This Is How You Send a Cold Email

November 21, 2016, 1:00 AM UTC
Allison Esposito

This article originally appeared on Uncubed.

Getting Warmer

Allison Esposito gets a lot of cold emails—between five and ten every day, she estimates. People want to know how to break into tech, how to switch careers, and what’s wrong with their resume, among other things.

Allison has been a copywriter for Foursquare, a content manager at Google, and now she runs Tech Ladies, a community that connects women to tech jobs and generally supports women in tech. Her roles are impressive, but she’s approachable, she said. And so are most people. You just have to write the right cold email.

Here are her tips on writing the sort of cold email she’d be eager to answer.

Email the Right Person

At Google (GOOGL), Allison got job inquiries all the time. Often for totally different departments than the one she worked in. “If you are asking someone at a very big company, try to get someone as close to the department as you can,” she said.

“Do your research to get as close to the person, and do some LinkedIn (LNKD) stalking to try to make it as relevant as possible.” If you’re looking for a job in marketing and email someone in the finance department, they won’t be impressed.

What Do You Want? And Don’t Say to “Pick Your Brain.”

“Be as specific as possible in your ask,” Allison said. “Sometimes you get these emails that are like, ‘Hey, what’s up.’” Don’t do that. “I end up writing back with ‘what can I help you with’, which is putting the onus on the person you’re asking.”

One question is best, said Allison. Do you want advice on what job to look for next? Or whom you should reach out to help get your startup off the ground?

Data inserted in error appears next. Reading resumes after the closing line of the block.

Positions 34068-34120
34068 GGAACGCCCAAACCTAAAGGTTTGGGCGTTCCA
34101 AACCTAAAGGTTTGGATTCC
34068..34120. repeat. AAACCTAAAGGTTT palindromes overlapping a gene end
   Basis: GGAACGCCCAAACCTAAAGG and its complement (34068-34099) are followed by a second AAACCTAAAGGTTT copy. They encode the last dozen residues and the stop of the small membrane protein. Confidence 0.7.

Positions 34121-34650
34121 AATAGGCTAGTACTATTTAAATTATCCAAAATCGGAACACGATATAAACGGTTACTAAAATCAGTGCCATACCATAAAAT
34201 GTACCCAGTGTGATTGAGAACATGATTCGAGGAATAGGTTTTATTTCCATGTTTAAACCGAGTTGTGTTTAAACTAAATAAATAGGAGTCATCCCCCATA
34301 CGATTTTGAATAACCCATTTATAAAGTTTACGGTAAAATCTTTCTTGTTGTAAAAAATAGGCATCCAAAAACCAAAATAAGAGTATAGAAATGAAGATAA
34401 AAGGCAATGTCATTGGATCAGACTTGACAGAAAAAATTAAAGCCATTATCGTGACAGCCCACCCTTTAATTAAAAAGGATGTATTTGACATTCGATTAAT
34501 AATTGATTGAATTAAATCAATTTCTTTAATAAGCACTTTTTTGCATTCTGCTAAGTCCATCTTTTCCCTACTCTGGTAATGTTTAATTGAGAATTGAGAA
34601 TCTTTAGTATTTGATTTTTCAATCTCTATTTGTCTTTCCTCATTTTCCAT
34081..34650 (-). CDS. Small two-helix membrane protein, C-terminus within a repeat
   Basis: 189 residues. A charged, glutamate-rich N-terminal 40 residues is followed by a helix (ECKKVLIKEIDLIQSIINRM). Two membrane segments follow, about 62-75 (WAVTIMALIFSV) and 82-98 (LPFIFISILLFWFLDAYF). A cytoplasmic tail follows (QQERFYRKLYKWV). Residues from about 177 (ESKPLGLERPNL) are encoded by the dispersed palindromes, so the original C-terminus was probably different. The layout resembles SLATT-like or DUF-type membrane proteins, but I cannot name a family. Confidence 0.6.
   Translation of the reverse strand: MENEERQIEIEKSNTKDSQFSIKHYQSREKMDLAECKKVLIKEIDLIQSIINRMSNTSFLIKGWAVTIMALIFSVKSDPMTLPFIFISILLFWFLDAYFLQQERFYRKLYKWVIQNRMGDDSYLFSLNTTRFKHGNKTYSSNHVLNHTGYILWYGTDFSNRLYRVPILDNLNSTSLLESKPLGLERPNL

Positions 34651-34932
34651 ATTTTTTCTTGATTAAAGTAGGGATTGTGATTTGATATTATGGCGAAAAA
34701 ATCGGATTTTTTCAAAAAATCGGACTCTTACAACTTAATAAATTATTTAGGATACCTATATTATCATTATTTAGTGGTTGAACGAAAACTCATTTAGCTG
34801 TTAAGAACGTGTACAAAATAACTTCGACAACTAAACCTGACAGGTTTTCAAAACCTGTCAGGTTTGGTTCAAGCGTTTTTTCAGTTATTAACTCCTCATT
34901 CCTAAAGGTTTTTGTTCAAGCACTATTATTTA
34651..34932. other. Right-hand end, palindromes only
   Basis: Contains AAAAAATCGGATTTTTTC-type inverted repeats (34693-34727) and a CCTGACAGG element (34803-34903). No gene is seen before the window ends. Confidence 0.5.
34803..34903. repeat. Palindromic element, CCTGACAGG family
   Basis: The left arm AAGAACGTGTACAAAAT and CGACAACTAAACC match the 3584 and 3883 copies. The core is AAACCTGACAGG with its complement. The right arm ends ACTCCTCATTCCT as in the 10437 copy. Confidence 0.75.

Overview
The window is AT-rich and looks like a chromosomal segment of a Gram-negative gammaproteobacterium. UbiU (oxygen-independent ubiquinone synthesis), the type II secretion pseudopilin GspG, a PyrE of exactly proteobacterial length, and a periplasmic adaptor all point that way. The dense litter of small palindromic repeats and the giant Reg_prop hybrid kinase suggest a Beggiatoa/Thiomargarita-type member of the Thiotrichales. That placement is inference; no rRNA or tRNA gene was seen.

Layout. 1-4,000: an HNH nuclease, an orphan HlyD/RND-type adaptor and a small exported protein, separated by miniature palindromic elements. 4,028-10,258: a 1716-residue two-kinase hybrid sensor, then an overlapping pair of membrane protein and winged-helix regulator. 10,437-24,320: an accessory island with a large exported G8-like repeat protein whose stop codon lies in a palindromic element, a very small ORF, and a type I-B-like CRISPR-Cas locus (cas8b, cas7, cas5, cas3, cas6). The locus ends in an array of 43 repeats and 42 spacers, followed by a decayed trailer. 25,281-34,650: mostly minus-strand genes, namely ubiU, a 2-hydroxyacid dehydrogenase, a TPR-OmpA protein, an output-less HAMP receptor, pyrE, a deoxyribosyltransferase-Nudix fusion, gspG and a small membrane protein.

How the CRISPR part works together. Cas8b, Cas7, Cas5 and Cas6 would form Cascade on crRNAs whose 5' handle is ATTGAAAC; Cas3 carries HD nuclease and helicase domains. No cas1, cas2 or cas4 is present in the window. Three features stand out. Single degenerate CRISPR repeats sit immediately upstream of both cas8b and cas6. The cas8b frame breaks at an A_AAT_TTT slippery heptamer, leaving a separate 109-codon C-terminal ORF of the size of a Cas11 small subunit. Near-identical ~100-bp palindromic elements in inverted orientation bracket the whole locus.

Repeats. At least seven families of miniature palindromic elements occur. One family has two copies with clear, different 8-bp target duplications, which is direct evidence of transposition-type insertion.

Your one question should not be “Can I pick your brain.” Way too vague. Think of the first question you’d ask them should you have the opportunity to “pick your brain” and ask that instead.

For more on networking, watch this Fortune video:

Don’t Ask Them for Coffee

“Something I see happen a lot is people will email me and straight up ask me for coffee,” said Allison. “That’s going straight to asking someone on a date before you meet them.” Not to mention, it would be impossible for Allison to have coffee with everyone who asks.

“Wait, learn more about them, make a personal connection. And if you can get a conversation going, maybe ask for a phone call first. Don’t open with coffee because busy people get a lot of that.”

Ask and Offer

In the Tech Ladies community, Allison tries to keep the ask-to-offer ratio equal. If you’re just starting off in your career or changing careers, “the hard thing is that you don’t have something great to offer, yet.” When Allison was new in her career she used to offer copyediting services to people she was reaching out to cold.

Sure, “it’s pretty rare that anyone needs anything proofread,” she admitted. But “even if they don’t take you up on it, it does show that you’re thinking of this as a two-way relationship,” she said. “You see this as a beginning of a great networking relationship.”

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